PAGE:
Brian W. Davidson

teacher @highlandslatin,

PhD candidate @sbts,

research expert @sbtslibrary

Luke 1:45 as Narrative Voice-Over

Are they the words of Elisabeth or the narrator?

Blessed is the one who believed that there will be a fulfillment to that which was spoken to her by the Lord!

There are several reasons to understand the speaker here as Elisabeth. But if you know the rest of the story, it is not difficult to hear an exhortation from the narrator to the reader. It doesn't have to be one or the other.

The way this verse is worded might make it difficult for some men to hear it as an exhortation. The blessing is for the one who believes what the Lord has spoke to her (αυτη). In this part of the story, however, Mary's response to the angel's good news stands in contrast to Zechariah's (Luke 1:18-20). Zechariah gets smitten; Mary gets the stage to perform the Magnificat.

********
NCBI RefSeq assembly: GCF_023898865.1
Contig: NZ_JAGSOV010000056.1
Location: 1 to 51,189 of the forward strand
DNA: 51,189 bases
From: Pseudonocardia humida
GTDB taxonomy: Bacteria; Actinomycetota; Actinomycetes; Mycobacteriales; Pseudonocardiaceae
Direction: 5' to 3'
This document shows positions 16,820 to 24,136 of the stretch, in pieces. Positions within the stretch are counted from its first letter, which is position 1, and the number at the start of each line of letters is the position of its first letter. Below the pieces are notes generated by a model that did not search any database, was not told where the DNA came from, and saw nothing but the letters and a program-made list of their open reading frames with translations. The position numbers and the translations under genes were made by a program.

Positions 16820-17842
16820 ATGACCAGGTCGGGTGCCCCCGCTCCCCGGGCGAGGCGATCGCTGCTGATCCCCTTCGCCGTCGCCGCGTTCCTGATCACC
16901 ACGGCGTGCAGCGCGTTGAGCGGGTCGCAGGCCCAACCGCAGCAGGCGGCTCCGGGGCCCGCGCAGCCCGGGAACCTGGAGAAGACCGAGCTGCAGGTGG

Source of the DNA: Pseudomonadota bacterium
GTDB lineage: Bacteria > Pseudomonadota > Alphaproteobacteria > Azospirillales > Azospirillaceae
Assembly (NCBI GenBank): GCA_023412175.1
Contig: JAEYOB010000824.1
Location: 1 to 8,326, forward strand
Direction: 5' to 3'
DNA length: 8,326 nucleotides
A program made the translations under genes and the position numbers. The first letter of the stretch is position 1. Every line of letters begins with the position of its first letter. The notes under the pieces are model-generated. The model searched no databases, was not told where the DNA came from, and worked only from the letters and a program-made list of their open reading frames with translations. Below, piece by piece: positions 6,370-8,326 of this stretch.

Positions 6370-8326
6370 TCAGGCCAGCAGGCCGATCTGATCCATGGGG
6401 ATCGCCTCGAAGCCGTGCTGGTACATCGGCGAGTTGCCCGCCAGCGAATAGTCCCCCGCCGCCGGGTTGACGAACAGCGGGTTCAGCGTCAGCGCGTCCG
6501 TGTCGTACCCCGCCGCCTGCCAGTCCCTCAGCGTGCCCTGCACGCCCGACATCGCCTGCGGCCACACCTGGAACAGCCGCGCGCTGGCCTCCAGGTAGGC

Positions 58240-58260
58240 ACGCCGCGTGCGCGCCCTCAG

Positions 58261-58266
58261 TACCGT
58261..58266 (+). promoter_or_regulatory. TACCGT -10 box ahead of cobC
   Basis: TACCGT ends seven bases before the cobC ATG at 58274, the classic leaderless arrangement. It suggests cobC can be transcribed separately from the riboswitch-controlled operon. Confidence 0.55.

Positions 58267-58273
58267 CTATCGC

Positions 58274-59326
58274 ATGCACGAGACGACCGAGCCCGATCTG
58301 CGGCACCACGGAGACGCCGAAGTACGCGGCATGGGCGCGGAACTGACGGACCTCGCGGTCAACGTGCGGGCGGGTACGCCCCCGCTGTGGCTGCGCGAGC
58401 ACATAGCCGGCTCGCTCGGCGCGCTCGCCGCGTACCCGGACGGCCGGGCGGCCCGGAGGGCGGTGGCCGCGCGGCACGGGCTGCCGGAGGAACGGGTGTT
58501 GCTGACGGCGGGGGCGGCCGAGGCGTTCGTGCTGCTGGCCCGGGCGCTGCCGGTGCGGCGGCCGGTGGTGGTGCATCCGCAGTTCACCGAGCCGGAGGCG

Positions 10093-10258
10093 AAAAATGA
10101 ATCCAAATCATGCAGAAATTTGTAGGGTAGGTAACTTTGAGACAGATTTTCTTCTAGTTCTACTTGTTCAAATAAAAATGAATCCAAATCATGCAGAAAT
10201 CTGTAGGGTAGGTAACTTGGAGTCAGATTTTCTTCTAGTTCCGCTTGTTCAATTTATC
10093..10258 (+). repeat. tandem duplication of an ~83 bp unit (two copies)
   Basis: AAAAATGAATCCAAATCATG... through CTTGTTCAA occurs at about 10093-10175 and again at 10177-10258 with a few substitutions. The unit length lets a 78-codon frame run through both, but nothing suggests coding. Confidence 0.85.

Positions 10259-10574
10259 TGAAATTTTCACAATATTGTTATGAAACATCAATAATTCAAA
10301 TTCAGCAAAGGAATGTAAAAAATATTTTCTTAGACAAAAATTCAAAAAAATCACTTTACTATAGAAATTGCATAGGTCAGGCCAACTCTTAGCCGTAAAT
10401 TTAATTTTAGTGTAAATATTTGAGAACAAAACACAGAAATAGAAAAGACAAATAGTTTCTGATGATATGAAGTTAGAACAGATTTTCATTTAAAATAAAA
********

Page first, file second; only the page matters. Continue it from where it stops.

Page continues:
Sure, these are Elisabeth's words to Mary, but Mary is being held up as an example. Blessed is the one who, like Mary, believes what the Lord has spoken. The Old Testament promised an eternal kingdom for a Davidic king. Luke's Gospel promises that Jesus of Nazareth is this king (Luke 1:26-33). After hearing the end of his story, Luke intends for the reader's heart to burn with confidence that this is true and is hope giving (Luke 24:30-35). Luke 1:45 hangs over the Gospel and directs the reader as to how she, or he, should respond.

Verb Form Semantics in Qumran Hebrew Texts

Ghosts in the Hebrew Bible